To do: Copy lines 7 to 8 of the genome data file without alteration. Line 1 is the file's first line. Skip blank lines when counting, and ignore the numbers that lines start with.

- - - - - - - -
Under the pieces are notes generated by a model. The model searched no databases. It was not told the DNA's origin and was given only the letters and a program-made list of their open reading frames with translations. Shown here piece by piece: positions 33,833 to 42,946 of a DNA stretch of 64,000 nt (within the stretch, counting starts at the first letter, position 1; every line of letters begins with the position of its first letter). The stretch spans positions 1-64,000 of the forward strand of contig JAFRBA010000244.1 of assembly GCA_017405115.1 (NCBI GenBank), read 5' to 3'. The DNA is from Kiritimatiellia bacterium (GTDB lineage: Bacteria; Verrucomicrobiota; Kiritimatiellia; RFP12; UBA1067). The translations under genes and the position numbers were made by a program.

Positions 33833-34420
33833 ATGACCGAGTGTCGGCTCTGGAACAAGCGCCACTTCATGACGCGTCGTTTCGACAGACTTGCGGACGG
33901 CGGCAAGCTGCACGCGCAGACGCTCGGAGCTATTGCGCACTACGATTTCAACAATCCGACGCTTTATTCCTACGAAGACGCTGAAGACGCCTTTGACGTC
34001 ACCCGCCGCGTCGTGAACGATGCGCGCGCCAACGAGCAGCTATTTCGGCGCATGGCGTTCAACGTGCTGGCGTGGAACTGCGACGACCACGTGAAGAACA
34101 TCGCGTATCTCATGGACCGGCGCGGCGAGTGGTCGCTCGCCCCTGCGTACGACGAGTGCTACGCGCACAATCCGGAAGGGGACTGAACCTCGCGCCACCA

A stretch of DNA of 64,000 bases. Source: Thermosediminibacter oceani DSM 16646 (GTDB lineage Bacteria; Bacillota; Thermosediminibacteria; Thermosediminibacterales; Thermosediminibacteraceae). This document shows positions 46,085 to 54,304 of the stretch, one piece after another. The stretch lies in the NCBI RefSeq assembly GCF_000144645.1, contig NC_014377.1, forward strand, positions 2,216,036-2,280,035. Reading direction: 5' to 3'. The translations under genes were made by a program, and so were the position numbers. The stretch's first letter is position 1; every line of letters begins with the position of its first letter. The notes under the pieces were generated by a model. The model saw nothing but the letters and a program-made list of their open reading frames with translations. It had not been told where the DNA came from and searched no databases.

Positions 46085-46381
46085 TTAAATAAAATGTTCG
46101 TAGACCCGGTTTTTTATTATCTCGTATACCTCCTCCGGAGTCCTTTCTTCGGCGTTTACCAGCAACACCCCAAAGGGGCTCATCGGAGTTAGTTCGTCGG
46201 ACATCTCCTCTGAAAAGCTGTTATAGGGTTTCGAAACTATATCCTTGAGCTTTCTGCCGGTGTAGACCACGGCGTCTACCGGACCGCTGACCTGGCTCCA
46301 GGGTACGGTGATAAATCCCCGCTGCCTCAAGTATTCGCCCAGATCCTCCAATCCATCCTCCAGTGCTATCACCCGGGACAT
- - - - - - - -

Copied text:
A stretch of DNA of 64,000 bases. Source: Thermosediminibacter oceani DSM 16646 (GTDB lineage Bacteria; Bacillota; Thermosediminibacteria; Thermosediminibacterales; Thermosediminibacteraceae). This document shows positions 46,085 to 54,304 of the stretch, one piece after another. The stretch lies in the NCBI RefSeq assembly GCF_000144645.1, contig NC_014377.1, forward strand, positions 2,216,036-2,280,035. Reading direction: 5' to 3'. The translations under genes were made by a program, and so were the position numbers. The stretch's first letter is position 1; every line of letters begins with the position of its first letter. The notes under the pieces were generated by a model. The model saw nothing but the letters and a program-made list of their open reading frames with translations. It had not been told where the DNA came from and searched no databases.

Positions 46085-46381